A match play is scored by holes. One or more players compete as a team in opposition to another team. A hole being won by the player who holes his ball in the fewest strokes. In a handicap match the lower net score wins the hole. A hole is halved if each side holes out in the same number of strokes. A match is won by the side that is leading by a number of holes greater than the number of holes remaining to be played, i.e. if A leads B by two holes, with only one hole remaining, he wins be a score of 2 and 1.
In a stroke play the winner is the player who completes the round or rounds in the fewest number of strokes. A number of players can compete as individuals, and their total strokes for the entire round or rounds comprise their score.
Foursomes play, or Scotch foursomes, involves a match in which two players oppose tow other player. Each side with one ball, partners alternating shots.
Pinehurst play, similar to Foursomes, except that both players on a team drive, making the first, or tee, shot on each hole. Then select the ball they will use for the duration of play on that hole, while the other ball is removed from play.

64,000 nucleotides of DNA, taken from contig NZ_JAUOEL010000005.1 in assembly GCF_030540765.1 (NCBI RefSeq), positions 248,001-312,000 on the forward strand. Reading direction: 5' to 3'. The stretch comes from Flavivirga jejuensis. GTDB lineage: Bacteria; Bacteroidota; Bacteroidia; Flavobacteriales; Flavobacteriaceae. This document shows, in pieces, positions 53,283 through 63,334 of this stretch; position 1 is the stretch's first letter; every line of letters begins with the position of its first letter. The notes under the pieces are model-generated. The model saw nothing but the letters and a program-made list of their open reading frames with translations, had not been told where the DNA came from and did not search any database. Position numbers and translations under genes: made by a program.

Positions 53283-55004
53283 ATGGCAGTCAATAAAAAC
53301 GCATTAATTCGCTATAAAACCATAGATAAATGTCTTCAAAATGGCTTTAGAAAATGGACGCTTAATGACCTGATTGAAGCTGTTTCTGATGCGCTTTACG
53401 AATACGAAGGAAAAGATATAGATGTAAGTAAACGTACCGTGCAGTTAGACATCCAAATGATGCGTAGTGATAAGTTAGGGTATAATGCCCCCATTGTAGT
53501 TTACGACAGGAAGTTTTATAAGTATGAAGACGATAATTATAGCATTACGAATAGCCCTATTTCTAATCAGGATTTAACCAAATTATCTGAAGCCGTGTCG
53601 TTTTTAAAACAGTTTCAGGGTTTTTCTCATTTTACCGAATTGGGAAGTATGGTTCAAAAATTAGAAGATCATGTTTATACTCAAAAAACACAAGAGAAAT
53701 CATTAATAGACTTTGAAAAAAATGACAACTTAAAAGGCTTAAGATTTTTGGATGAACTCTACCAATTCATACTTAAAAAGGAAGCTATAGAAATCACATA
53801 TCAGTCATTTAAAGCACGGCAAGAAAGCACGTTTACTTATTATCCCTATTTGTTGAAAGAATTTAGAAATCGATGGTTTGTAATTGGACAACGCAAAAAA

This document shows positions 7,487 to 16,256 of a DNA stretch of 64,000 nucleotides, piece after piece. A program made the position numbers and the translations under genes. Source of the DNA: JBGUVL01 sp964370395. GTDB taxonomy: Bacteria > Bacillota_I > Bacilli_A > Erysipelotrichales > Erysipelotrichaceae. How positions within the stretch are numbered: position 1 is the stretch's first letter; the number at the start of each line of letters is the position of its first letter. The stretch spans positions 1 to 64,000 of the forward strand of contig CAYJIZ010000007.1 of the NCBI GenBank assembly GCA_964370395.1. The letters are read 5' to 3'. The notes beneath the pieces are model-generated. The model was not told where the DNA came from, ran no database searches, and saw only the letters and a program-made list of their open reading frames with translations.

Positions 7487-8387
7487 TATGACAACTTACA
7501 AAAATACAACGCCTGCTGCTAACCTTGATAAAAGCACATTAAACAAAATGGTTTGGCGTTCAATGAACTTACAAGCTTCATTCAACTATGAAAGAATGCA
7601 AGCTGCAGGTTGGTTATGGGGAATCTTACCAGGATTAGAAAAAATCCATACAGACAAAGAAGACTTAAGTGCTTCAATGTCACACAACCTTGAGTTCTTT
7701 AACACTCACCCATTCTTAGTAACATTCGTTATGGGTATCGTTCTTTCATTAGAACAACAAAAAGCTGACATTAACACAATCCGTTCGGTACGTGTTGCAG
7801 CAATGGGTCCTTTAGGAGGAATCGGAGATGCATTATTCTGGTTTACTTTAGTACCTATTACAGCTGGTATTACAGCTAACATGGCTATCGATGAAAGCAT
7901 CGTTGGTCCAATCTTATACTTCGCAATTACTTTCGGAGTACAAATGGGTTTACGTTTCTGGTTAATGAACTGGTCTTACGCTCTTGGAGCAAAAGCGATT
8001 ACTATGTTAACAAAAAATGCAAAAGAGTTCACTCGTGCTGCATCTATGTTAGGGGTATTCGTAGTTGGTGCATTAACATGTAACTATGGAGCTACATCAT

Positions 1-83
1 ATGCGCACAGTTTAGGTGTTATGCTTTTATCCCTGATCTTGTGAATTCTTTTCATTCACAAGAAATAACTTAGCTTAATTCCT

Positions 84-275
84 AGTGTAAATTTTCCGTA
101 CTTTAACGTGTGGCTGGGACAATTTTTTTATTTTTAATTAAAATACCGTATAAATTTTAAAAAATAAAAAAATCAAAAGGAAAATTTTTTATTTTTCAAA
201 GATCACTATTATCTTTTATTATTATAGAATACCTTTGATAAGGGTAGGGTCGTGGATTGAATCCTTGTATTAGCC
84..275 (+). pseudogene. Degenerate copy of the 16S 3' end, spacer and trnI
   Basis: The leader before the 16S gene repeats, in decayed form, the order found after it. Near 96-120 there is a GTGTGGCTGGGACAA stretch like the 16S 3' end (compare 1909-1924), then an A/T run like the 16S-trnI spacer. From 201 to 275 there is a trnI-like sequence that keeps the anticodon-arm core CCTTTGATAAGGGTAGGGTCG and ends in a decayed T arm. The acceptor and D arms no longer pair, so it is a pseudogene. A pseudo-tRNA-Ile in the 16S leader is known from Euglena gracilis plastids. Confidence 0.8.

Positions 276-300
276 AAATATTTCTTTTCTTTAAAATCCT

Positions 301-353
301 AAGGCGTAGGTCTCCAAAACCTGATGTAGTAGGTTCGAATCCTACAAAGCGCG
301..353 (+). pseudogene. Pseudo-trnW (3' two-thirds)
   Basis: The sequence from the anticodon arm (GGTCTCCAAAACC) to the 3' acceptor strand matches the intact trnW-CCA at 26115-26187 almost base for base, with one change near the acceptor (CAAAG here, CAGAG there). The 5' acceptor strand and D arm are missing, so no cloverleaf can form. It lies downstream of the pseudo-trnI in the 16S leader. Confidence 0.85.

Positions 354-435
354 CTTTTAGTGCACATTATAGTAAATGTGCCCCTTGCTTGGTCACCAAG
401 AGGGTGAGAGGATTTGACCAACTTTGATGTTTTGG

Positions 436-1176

Blind bogey play is when a player, prior to beginning, selects a handicap that he deems will allow him to have a net score between 70 and 80 for 18 holes. After the round is completed, a tournament committee draws a number in the 70s, the player whose net score is closest to the number selected wins. If there is a tie the competitors usually draw lots.
When players do not have established handicaps, the systems Peoria, Callaway or Horner are used.
In Peoria play, after the round has started, six holes are selected for handicap purposes. The scores of each player are added, then multiplied by three, par for the course is subtracted, arriving at the handicap.
Callaway play takes a players score for a single hole or specified series of holes, deducts it from his gross score determining the net score.
The Horner system, based on total scores of 100 or less, is the player's best nine individual scores, the strokes by which he went over par on these holes are totaled to figure the "allowance." No deduction is made for Eagles and birdies, counted as pars. The allowance of the nine selected holes is doubled, then subtracted form the actual score for 18 holes, determining the net score. For scores of 100 or more, the best 10 holes, rather than the best 9 holes are used in determining the allowance.
USGA handicaps are derived from the golfer's "handicap differential," for the lowest 10 rounds of the last 25 he has played. The difference between the course ratings and the golfer's score determines the handicap differential.